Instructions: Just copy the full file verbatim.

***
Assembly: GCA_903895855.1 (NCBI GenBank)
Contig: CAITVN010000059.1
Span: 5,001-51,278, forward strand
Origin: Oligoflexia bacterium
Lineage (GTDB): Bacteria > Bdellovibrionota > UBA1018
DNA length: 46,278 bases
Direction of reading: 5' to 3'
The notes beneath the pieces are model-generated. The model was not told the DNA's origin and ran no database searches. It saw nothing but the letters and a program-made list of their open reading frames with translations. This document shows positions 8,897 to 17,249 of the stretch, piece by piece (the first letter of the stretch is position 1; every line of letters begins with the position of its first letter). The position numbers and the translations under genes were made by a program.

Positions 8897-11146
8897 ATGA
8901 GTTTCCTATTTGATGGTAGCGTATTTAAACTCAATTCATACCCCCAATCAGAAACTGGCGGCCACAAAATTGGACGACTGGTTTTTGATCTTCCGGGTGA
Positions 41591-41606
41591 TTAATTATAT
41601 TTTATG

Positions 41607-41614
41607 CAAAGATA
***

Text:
Assembly: GCA_903895855.1 (NCBI GenBank)
Contig: CAITVN010000059.1
Span: 5,001-51,278, forward strand
Origin: Oligoflexia bacterium
Lineage (GTDB): Bacteria > Bdellovibrionota > UBA1018
DNA length: 46,278 bases
Direction of reading: 5' to 3'
The notes beneath the pieces are model-generated. The model was not told the DNA's origin and ran no database searches. It saw nothing but the letters and a program-made list of their open reading frames with translations. This document shows positions 8,897 to 17,249 of the stretch, piece by piece (the first letter of the stretch is position 1; every line of letters begins with the position of its first letter). The position numbers and the translations under genes were made by a program.

Positions 8897-11146
8897 ATGA
8901 GTTTCCTATTTGATGGTAGCGTATTTAAACTCAATTCATACCCCCAATCAGAAACTGGCGGCCACAAAATTGGACGACTGGTTTTTGATCTTCCGGGTGA
Positions 41591-41606
41591 TTAATTATAT
41601 TTTATG

Positions 41607-41614
41607 CAAAGATA